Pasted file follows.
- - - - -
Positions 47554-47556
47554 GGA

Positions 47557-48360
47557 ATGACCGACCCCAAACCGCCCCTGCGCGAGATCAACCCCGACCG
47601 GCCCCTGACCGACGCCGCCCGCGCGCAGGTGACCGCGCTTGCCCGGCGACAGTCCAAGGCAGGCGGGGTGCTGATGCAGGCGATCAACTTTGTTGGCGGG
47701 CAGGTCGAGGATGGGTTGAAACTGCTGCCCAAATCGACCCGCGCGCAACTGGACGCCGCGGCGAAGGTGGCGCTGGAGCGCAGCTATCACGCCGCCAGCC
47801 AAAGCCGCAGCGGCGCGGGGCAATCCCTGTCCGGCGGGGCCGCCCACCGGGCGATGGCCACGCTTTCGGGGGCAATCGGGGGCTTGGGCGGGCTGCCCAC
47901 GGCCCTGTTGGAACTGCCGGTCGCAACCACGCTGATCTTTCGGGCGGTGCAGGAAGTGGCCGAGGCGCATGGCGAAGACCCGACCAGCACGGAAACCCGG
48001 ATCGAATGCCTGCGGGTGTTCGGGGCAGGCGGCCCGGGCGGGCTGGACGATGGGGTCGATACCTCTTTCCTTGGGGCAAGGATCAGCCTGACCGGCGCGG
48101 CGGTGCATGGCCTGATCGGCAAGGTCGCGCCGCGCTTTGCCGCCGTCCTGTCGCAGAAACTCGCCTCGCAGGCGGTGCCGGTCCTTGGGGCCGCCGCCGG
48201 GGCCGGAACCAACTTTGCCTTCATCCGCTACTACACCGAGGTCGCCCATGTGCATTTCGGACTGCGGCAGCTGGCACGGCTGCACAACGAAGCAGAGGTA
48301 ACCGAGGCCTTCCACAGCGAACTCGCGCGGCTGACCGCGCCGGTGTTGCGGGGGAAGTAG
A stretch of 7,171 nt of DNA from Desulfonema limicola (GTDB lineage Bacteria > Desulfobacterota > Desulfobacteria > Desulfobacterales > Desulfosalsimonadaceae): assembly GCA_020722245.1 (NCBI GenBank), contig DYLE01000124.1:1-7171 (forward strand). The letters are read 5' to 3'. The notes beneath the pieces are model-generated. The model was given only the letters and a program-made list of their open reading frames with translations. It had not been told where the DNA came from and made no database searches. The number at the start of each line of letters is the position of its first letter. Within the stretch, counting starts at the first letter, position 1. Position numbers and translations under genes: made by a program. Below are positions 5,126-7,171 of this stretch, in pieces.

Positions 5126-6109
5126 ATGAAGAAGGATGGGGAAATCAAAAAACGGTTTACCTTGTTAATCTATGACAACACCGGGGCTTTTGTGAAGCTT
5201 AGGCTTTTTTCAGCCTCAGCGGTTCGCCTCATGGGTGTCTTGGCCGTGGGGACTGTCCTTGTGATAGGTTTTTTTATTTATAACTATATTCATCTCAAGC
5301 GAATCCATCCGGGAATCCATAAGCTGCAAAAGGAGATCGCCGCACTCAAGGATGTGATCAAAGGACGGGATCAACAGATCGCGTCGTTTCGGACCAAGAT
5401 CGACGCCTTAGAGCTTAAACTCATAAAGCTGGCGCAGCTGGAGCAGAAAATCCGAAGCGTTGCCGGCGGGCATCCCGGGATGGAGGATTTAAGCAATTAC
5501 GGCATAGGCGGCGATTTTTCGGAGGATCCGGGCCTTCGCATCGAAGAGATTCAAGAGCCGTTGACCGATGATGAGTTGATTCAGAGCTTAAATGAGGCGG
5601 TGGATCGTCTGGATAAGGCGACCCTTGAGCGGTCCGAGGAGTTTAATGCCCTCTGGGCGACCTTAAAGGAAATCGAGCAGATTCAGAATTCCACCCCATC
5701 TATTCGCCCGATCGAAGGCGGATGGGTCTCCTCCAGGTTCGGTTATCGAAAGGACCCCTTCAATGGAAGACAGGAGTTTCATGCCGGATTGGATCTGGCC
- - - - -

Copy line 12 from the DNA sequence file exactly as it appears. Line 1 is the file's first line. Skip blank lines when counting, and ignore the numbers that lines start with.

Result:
48301 ACCGAGGCCTTCCACAGCGAACTCGCGCGGCTGACCGCGCCGGTGTTGCGGGGGAAGTAG